Japan, 1000 years of continuous tradition

Japan is a close neighbor of China and has a history of over 2,000 years of interaction with China. Every nation in the world has its own unique culture, whether it be the two river civilizations created by the ancient Babylonians in the two river valleys, the Buddhist civilization created by the Indians on the banks of the Ganges, or the long-standing Chinese civilization that stretches back to the present day, and of course Japan is no exception. But Japan is a complex cultural phenomenon that has developed its own culture while at the same time absorbing a great deal of cultural and spiritual achievements from other countries to enrich its own culture and form a unique cultural tradition. The famous Japanese sinologist Hunan Naito once said, “Before the Japanese nation came into contact with Chinese culture it was a pot of soya bean paste; Chinese culture was like brine; once the Japanese nation came into contact with Chinese culture it became tofu.” This statement shows how deeply Japanese culture was influenced by Chinese culture. The Heian period in Japan was a time of great admiration for the culture of the Chinese Tang dynasty, and the court nobility in particular was proud to be conversant with Chinese texts. However, Japan did not just ‘take it and use it’, but settled down and developed its own unique culture. The Japanese government has long been engaged in the systematic discovery, conservation and use of traditional national culture, cultural relics and art, and has preserved traditional national culture and art in its entirety.

The kimono is the traditional Japanese national costume, famous for its high artistry and unique style. “A piece of cloth with a hole through the middle and a head through it, without having to be tailored to fit the body.” -Wei Zhi – Biography of the Japanese This is the clothing of the Japanese as recorded in Chinese history books, and this is the prototype of the kimono. The current kimono has a large collar that extends to the waist and is tied with a cloth sash to the left, the sleeves are wide and short, the cuffs are about two to three feet long, the lapels are perpendicular to the back of the feet, and the waist is tied with a cloth sash. The main difference between men’s and women’s kimonos is that women’s kimonos are bright and colourful, usually with designs of people, animals, flowers and landscapes. Men’s kimonos, on the other hand, are generally monochrome fabrics with a relatively short belt around the waist.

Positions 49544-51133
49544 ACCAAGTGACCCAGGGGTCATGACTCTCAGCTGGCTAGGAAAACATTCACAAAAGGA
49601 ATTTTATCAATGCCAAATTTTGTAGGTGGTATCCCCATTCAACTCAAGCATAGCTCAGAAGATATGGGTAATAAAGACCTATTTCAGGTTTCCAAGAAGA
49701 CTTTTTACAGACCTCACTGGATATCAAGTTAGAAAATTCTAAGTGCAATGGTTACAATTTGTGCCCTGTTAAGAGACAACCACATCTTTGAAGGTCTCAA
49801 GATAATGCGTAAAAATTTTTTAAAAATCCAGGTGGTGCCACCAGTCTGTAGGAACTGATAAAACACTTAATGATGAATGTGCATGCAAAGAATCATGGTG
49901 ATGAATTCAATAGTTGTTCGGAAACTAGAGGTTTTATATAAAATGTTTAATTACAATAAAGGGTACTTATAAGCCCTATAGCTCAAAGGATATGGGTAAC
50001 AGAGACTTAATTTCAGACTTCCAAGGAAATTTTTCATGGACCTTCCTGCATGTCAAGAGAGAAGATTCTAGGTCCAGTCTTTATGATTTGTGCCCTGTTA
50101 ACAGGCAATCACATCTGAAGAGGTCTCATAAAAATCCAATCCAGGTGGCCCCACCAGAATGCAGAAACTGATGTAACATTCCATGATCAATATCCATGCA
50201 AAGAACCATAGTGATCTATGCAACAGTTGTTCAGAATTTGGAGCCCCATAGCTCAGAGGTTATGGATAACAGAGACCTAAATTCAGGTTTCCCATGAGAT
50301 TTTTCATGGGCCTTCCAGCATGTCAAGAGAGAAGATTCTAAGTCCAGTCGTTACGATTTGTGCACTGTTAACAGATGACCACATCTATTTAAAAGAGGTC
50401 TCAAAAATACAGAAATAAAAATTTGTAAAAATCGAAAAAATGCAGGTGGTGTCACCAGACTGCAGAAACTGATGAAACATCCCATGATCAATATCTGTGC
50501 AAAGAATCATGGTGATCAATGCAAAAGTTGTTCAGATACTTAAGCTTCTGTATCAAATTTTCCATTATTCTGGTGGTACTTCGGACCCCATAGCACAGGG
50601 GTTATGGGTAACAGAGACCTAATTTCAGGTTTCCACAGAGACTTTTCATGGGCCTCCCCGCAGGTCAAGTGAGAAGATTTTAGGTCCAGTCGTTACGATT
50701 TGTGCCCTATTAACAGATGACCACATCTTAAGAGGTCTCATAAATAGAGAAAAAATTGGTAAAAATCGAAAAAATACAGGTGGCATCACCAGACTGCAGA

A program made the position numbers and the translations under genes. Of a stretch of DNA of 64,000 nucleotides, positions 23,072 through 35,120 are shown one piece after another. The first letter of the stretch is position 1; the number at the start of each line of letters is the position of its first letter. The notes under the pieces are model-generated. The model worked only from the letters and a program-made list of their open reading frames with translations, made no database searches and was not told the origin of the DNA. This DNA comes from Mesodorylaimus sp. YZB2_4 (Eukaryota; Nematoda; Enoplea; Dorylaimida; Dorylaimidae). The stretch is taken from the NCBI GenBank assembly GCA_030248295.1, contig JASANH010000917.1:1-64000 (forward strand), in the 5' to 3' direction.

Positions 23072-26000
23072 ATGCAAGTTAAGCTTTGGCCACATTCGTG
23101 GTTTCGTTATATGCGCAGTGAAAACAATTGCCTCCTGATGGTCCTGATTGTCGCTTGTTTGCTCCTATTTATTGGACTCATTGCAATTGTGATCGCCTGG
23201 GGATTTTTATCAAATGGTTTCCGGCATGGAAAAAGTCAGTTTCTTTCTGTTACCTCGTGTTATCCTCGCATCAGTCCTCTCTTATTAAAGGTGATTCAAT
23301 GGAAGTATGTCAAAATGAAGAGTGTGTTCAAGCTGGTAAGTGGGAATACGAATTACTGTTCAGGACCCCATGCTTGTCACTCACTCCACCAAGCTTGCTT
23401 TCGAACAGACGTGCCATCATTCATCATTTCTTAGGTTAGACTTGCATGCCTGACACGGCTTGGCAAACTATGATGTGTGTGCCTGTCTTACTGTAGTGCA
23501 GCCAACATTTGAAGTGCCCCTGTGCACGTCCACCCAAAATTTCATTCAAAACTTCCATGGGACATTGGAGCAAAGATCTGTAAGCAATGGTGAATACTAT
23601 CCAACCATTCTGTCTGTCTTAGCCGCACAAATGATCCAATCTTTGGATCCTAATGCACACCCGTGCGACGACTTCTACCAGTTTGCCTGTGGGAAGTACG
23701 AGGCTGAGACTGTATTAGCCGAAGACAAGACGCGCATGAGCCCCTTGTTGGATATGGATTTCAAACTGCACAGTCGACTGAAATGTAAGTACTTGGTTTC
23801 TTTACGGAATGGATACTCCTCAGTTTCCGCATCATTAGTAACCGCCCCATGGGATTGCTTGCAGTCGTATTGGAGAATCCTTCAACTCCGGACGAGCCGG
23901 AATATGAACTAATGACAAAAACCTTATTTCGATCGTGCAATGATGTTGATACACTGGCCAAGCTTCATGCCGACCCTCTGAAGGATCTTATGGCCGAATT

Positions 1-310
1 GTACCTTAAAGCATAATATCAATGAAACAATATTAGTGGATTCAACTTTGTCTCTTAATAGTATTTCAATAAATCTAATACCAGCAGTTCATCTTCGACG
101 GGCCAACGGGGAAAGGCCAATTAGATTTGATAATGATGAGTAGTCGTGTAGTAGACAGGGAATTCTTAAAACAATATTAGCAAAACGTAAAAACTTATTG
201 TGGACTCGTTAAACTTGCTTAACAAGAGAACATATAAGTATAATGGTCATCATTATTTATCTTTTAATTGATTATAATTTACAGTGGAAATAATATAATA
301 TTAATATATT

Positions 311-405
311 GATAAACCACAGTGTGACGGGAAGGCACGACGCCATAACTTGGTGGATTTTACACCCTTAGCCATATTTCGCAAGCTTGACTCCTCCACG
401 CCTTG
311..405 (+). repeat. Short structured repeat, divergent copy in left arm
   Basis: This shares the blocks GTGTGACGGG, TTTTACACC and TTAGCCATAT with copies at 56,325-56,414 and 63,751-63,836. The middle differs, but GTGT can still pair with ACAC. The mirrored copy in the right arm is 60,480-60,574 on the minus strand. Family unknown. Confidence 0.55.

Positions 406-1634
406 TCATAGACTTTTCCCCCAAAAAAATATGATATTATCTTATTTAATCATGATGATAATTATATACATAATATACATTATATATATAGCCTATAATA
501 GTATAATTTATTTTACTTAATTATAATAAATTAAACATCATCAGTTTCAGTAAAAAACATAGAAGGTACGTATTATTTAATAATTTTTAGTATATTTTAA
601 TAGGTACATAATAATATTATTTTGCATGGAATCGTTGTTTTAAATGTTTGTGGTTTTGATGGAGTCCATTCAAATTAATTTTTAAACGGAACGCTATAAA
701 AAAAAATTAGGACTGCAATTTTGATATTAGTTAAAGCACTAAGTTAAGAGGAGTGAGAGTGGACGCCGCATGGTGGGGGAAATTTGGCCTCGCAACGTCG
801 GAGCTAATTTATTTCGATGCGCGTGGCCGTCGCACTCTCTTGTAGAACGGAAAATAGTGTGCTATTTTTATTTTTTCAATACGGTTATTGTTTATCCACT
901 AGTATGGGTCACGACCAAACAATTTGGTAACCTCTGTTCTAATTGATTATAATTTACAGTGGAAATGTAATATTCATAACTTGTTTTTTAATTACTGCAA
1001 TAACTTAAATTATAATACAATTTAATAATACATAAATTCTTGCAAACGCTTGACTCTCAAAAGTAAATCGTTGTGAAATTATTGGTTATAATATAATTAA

What makes the kimono an art, in addition to the style and vivid colours, has to be attributed to the elaborate and detailed nature of the kimono. Japanese women wear kimonos with a sash around their backs to keep the kimono from spreading, to show the beauty of the form and also to decorate and add colour to the gaudy kimono. The sash is also tied with different knots on the back, symbolising different meanings and expressing the beliefs and prayers of the Japanese people. According to statistics, there are 289 different types of common knots in the Japanese belt, the most famous being the Nagoya belt. This belt is 30 cm wide and 3.6 metres long. The kimono has a series of elaborate accessories to accompany the belt and knot, which make it very complicated to wear, and it usually takes 12 steps to get the whole outfit on.

The types of kimono are generally divided into dressy gowns, tattoos (also known as gowns with family crests), wedding gowns, mourning gowns and visiting gowns. It is traditional in Japan to get a new dress for the first month of the year, for rice planting, and for the Mid-Autumn Festival. Generally these costumes cannot be made into long-sleeved clothes, and the names of these costumes vary depending on the festival. For example, the first month costume, the midwinter costume, the festival costume, the festival costume, etc. The Edo period was the most prosperous period in the history of Japanese clothing, and most of the kimonos we see today are a continuation of the Edo period style of clothing, which has not changed much in the centuries since. Until the Meiji Restoration, Japanese people wore kimonos. It was only after the Meiji Restoration that western clothing became popular among the upper class men. Today, however, the kimono is still a favorite of the Japanese people and is worn on major occasions such as festivals, graduation ceremonies, weddings, funerals and the celebration of children’s “7-3-5”.